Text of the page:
A: Occasionally, we get a 100-ounce gold bar, which is worth about $130,000, and it’s like, “Yeah, this is cool.” I love big diamonds. I bought and sold an 8-carat diamond the other day. Certainly, those are interesting. I would love to convince some of these people with 20- or 30-carat diamonds to come in. I’ve certainly seen them and handled them, but I’ve never bought one from the public. I’ve dealt with them from other dealers.
We’ve had amazing coins come through. We have bought and sold some of the finest specimens ever discovered, such as one of the Gobrecht dollars from 1836. It was a sample dollar (created by) Christian Gobrecht, the third designer of the United States Mint. He put his name, Gobrecht, just above the date 1836, and a dozen pieces were made for Congress to approve. They did not approve them as Gobrecht’s name was in plain view and deemed against the law. Once that change was made, the coins went into production, and he put his initials in the ledge under Lady Liberty. We had one of those pieces with his name above the date, and it was the finest known ever found. I think it ended up being worth about $120,000.
Q: Who are your customers? Are they investors, collectors, or another demographic?
A: Most financial advisors say gold and silver are insurances against inflation. You can’t compare it to a stock because it’s not something you can calculate a rate of return. You can invest in gold and silver stocks, mining companies, and things like that. But the people who invest in the hard asset — the physical metal — are worried about inflation. A lot of people just want to own gold and silver. Like the average construction worker who comes in every paycheck, buys a 10-ounce silver bar, or a few 1-ounce silver coins, and puts it in their safe. Also, most financial advisors suggest you have anywhere from 5 to 10 percent of your net worth in gold or silver because it can protect your entire net wealth from hyperinflation.
(Our customers come from) all walks of life. The person who spent too much at Christmas and needs to pay some credit-card bills. They went through their old jewelry box and said, “I don’t wear this. I’ve never worn this. What will you give me?” Or it could be someone from a very well-off family who doesn’t want this stuff hanging around their house anymore because they are fearful of being robbed. It’s not that they need the money. It’s just that they no longer have the need for the item, and they don’t want it lying around the house.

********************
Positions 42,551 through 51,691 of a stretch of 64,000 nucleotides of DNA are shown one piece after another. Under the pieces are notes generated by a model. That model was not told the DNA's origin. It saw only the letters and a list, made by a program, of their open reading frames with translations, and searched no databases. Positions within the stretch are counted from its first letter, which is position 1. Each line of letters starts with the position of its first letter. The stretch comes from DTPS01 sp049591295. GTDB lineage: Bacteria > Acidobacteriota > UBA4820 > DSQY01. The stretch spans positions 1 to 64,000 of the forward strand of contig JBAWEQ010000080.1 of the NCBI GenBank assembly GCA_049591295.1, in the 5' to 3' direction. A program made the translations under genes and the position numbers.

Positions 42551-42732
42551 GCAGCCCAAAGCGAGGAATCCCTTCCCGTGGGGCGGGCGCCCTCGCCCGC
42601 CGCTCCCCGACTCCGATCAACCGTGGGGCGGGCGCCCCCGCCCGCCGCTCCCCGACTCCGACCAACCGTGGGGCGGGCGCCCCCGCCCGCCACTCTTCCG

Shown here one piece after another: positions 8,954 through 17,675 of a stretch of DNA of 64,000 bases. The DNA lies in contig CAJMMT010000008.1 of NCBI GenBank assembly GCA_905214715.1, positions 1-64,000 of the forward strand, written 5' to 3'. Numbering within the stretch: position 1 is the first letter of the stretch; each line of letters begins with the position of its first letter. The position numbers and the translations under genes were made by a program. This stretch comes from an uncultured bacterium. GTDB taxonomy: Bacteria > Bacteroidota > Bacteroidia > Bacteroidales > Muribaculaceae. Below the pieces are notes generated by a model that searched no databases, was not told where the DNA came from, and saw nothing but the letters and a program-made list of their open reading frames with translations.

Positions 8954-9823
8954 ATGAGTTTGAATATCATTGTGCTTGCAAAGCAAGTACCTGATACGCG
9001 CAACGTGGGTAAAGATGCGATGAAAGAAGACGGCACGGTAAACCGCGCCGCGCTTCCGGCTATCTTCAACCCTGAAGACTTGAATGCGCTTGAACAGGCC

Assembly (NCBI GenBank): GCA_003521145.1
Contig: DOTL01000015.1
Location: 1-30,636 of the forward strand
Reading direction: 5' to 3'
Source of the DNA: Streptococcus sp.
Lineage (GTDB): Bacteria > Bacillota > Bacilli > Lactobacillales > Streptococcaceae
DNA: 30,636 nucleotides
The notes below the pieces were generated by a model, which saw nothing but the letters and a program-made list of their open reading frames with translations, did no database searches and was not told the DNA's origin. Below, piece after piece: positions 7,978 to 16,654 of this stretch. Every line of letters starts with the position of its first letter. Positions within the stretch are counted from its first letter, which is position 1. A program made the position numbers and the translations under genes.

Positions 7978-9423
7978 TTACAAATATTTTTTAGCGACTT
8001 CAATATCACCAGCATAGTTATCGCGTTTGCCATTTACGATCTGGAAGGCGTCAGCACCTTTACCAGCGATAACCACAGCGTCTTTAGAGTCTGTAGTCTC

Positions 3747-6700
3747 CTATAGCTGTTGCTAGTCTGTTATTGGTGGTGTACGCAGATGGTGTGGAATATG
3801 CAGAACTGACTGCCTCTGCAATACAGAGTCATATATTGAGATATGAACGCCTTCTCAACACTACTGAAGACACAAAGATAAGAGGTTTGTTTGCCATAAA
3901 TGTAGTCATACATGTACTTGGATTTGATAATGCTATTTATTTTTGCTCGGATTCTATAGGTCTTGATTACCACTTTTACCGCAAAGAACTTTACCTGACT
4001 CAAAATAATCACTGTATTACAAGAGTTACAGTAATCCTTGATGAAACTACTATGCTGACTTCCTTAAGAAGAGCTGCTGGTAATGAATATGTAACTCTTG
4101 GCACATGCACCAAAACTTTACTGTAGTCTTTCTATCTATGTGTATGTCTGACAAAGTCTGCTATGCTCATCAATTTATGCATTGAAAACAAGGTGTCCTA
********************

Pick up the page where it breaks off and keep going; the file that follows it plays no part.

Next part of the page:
One day, we are going to pass away, and our kids are going to go sell (those items). There is going to be that loop of, unfortunately, death and liquidating of assets. That’s a trend we continue to see.
Q: Bellevue Rare Coins offers more than just coins. Are most people aware of that?
A: It’s a big hurdle to get over, for sure. You are absolutely right. It says Bellevue Rare Coins in our name. One discovery that we came to was that if our marketing focuses more on the gold that we are looking for, the watches we are looking for, the diamonds we are looking for, we don’t have to spend money (advertising) that we are looking for coins. It’s in our name. People are going to know that we are looking for rare coins. We can focus on the things that are not in our name to get people to understand that we are the people who buy valuables. That’s what we do.
Unfortunately, one misconception is that we are like a pawn shop. If you come into our stores, you know it’s not a pawn shop. We don’t have tools for sale. There are no TVs for sale. It’s just valuables. We are the evaluators. We are the ones that offer a free evaluation of your valuables, whatever that might be.
Q: Are there other lines of business, other collectibles, that you would like to get into?
A: People bring in all kinds of cool stuff, and I usually have to put the reins on because we don’t have the capacity to deal with it all. My dad used to say, “Make money in your business; lose money in someone else’s.” We want to continue to make money in the business that we know. I love the idea of sticking to our core products and just expanding on that. For example, I love jewelry. We can expand on that (by offering) antique and vintage jewelry. If we’re going to expand the types of things we specialize in, it would be things like that.